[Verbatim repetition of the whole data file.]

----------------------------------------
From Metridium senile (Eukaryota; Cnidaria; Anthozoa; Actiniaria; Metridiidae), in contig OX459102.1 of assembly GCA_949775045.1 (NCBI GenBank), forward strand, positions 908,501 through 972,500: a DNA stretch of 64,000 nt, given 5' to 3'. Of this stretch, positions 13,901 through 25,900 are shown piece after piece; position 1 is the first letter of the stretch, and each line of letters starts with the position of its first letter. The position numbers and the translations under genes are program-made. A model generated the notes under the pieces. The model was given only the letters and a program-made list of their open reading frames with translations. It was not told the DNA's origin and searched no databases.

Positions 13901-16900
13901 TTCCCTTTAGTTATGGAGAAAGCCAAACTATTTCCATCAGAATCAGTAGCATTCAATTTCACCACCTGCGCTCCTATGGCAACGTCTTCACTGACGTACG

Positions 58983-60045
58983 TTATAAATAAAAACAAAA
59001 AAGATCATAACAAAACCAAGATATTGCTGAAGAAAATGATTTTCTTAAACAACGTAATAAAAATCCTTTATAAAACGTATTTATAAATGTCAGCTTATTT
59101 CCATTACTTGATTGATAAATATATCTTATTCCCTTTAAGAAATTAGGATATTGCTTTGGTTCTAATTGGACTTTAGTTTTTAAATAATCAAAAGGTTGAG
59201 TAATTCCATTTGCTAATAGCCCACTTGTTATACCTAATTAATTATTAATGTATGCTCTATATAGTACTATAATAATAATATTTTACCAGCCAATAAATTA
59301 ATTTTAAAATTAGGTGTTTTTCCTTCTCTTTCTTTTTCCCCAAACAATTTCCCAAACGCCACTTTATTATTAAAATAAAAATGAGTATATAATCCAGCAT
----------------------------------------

From Metridium senile (Eukaryota; Cnidaria; Anthozoa; Actiniaria; Metridiidae), in contig OX459102.1 of assembly GCA_949775045.1 (NCBI GenBank), forward strand, positions 908,501 through 972,500: a DNA stretch of 64,000 nt, given 5' to 3'. Of this stretch, positions 13,901 through 25,900 are shown piece after piece; position 1 is the first letter of the stretch, and each line of letters starts with the position of its first letter. The position numbers and the translations under genes are program-made. A model generated the notes under the pieces. The model was given only the letters and a program-made list of their open reading frames with translations. It was not told the DNA's origin and searched no databases.

Positions 13901-16900
13901 TTCCCTTTAGTTATGGAGAAAGCCAAACTATTTCCATCAGAATCAGTAGCATTCAATTTCACCACCTGCGCTCCTATGGCAACGTCTTCACTGACGTACG

Positions 58983-60045
58983 TTATAAATAAAAACAAAA
59001 AAGATCATAACAAAACCAAGATATTGCTGAAGAAAATGATTTTCTTAAACAACGTAATAAAAATCCTTTATAAAACGTATTTATAAATGTCAGCTTATTT
59101 CCATTACTTGATTGATAAATATATCTTATTCCCTTTAAGAAATTAGGATATTGCTTTGGTTCTAATTGGACTTTAGTTTTTAAATAATCAAAAGGTTGAG
59201 TAATTCCATTTGCTAATAGCCCACTTGTTATACCTAATTAATTATTAATGTATGCTCTATATAGTACTATAATAATAATATTTTACCAGCCAATAAATTA
59301 ATTTTAAAATTAGGTGTTTTTCCTTCTCTTTCTTTTTCCCCAAACAATTTCCCAAACGCCACTTTATTATTAAAATAAAAATGAGTATATAATCCAGCAT